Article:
Washington, D.C., 9 April, 2013 — Wenge Yang of the Geophysical Laboratory and his team have made a major breakthrough in measuring the structure of nanomaterials under extremely high pressures. For the first time, they developed a way to get around the severe distortions of high-energy X-ray beams that are used to image the structure of a gold nanocrystal. The technique could lead to advancements of new nanomaterials created under high pressures and a greater understanding of what is happening in planetary interiors.
Yang explained: “The only way to see what happens to such samples when under pressure is to use high-energy X-rays produced by synchrotron sources. Synchrotrons can provide highly coherent X-rays for advanced 3-D imaging with tens of nanometers of resolution. This is different from incoherent X-ray imaging used for medical examination that has micron spatial resolution. The high pressures fundamentally change many properties of the material.”
The team found that by averaging the patterns of the bent waves—the diffraction patterns—of the same crystal using different sample alignments in the instrumentation, and by using an algorithm developed by researchers at the London Centre for Nanotechnology, they can compensate for the distortion and improve spatial resolution by two orders of magnitude.
“The wave distortion problem is analogous to prescribing eyeglasses for the diamond anvil cell to correct the vision of the coherent X-ray imaging system,” remarked Ian Robinson, leader of the London team.
The researchers subjected a 400-nanometer (.000015 inch) single crystal of gold to pressures from about 8,000 times the pressure at sea level to 64,000 times that pressure, which is about the pressure in Earth’s upper mantle, the layer between the outer core and crust.
The team conducted the imaging experiment at the Advanced Photon Source, Argonne National Laboratory. They compressed the gold nanocrystal and found at first, as expected, that the edges of the crystal become sharp and strained. But to their complete surprise, the strains disappeared upon further compression. The crystal developed a more rounded shape at the highest pressure, implying an unusual plastic-like flow.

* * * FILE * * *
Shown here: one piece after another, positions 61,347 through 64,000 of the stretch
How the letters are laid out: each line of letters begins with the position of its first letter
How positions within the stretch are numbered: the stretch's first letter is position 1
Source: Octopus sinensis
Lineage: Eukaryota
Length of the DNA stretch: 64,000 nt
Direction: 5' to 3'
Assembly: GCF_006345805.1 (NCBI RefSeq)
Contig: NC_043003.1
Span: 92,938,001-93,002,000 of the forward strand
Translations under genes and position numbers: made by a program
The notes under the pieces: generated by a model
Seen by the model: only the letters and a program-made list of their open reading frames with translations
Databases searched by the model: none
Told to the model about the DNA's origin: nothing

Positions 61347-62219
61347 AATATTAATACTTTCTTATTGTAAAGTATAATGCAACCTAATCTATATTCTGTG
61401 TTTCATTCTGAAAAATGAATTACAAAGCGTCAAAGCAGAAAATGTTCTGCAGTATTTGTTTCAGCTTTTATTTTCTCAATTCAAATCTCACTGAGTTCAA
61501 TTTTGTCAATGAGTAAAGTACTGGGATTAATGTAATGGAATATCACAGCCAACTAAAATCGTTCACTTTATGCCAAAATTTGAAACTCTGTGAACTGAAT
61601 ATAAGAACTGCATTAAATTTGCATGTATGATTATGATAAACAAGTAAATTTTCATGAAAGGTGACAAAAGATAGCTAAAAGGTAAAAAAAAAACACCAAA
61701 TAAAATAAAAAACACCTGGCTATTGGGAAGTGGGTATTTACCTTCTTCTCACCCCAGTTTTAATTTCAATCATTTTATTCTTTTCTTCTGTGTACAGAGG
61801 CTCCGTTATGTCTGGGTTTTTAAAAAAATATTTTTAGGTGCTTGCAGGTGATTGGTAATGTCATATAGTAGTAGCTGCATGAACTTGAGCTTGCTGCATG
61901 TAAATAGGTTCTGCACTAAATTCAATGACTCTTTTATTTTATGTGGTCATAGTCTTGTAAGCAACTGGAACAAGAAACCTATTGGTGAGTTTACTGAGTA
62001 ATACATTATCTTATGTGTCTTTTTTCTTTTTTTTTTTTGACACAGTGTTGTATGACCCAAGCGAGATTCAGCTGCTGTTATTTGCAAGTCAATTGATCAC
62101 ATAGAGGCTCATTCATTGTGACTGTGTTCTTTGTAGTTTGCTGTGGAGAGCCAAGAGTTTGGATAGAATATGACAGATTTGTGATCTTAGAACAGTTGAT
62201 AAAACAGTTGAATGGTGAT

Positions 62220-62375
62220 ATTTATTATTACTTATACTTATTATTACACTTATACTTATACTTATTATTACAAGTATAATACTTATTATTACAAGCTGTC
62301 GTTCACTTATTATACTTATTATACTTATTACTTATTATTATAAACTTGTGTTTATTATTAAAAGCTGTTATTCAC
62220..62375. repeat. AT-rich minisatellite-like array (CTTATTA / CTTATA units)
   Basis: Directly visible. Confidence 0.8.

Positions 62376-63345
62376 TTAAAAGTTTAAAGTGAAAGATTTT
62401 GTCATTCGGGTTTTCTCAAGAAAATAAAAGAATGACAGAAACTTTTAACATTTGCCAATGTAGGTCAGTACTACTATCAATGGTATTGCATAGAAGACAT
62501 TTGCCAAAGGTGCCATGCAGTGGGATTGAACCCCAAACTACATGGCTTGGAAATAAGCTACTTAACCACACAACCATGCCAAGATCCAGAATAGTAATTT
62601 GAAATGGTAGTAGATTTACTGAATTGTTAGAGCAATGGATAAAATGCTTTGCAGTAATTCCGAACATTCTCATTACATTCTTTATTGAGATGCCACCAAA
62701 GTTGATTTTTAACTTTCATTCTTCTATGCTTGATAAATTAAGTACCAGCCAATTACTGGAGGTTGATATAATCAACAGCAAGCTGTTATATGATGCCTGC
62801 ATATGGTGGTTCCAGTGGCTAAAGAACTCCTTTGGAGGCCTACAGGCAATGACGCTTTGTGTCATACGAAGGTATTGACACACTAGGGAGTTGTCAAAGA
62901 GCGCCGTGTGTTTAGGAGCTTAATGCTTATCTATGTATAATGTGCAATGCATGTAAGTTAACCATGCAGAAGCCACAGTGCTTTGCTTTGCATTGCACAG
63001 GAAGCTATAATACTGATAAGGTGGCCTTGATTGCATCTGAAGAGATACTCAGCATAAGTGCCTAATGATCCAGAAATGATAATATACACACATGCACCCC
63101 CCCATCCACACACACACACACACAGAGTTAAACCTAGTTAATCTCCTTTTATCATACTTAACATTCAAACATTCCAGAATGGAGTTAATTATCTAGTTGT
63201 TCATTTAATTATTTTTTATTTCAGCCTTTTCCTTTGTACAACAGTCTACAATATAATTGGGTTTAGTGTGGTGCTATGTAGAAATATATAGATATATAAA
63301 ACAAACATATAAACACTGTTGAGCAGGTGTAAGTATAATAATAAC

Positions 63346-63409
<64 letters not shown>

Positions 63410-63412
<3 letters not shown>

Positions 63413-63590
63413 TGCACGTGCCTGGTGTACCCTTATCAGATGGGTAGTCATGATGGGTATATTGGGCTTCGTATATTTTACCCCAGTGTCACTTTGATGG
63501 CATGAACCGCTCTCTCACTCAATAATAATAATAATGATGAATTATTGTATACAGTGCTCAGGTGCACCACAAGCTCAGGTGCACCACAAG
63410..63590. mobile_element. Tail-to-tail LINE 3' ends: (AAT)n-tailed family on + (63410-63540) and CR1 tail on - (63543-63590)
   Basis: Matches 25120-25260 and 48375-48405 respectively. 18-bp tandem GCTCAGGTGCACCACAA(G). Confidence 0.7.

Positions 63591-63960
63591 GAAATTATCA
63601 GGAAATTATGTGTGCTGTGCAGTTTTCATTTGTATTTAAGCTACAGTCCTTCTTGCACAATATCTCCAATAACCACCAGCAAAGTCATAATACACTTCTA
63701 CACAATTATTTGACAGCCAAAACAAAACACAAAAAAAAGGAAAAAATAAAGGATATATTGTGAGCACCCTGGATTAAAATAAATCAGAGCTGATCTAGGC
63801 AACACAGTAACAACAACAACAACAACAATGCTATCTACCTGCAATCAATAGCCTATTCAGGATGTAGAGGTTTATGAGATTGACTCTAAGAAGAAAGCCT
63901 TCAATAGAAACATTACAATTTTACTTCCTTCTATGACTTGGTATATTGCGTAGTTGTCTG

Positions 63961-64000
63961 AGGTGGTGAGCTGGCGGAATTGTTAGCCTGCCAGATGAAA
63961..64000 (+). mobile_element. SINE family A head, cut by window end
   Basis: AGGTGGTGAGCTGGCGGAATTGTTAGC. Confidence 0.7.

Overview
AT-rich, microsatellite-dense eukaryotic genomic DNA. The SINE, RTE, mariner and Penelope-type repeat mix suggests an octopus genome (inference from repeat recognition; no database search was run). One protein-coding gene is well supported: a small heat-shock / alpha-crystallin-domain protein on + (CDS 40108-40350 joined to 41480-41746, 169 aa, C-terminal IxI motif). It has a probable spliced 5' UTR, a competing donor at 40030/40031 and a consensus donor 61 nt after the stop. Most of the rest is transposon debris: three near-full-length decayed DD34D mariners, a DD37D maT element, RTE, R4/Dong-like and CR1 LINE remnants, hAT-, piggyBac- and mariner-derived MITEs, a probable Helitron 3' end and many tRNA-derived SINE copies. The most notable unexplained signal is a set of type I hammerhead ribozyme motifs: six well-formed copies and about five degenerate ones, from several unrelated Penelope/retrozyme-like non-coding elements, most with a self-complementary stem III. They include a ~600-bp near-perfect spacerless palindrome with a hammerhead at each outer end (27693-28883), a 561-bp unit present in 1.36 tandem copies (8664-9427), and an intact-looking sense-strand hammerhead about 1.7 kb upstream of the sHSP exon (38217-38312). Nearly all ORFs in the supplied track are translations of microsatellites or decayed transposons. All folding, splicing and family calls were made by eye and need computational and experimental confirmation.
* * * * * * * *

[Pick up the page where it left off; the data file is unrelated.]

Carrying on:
“Nanogold particles are very useful materials,” remarked Yang. “They are about 60% stiffer compared with other micron–sized particles and could prove pivotal for constructing improved molecular electrodes, nanoscale coatings, and other advanced engineering materials. The new technique will be critical for advances in these areas.”
“Now that the distortion problem has been solved, the whole field of nanocrystal structures under pressure can be accessed,” said Robinson. “The scientific mystery of why nanocrystals under pressure are somehow up to 60% stronger than bulk material may soon be unraveled.”
The research was published in the April 9, 2013, issue of Nature Communications found here.
Figure Captions: Top Overall schematic of the experimental setup. A large opening panoramic diamond-anvil cell is used to compress the studied crystal, positioned at the rotation centre of the diffractometer. An X-ray sensitive charge-coupled device is placed at 1 m away to collect far-field diffraction patterns. The insert scanning-electron microscopy (SEM) picture shows typical gold nanoparticles distributed on a silicon substrate. The zoomed-in figure of the DAC shows the sample environment. Bottom: Strain distribution in a 400 nm single crystal gold particle subjected to 1.7 GPa, detected by the recently developed coherent x-ray diffraction imaging (CXDI) technique. (a)Crystal shape and surface truncated (100) and (111) planes, (b) and (c) are the top and bottom views, (d-f) are side views with 120 degrees rotated along the surface normal (111) direction. The color represents the phase shift (lattice strain) ranged from -pi/4 to pi/4.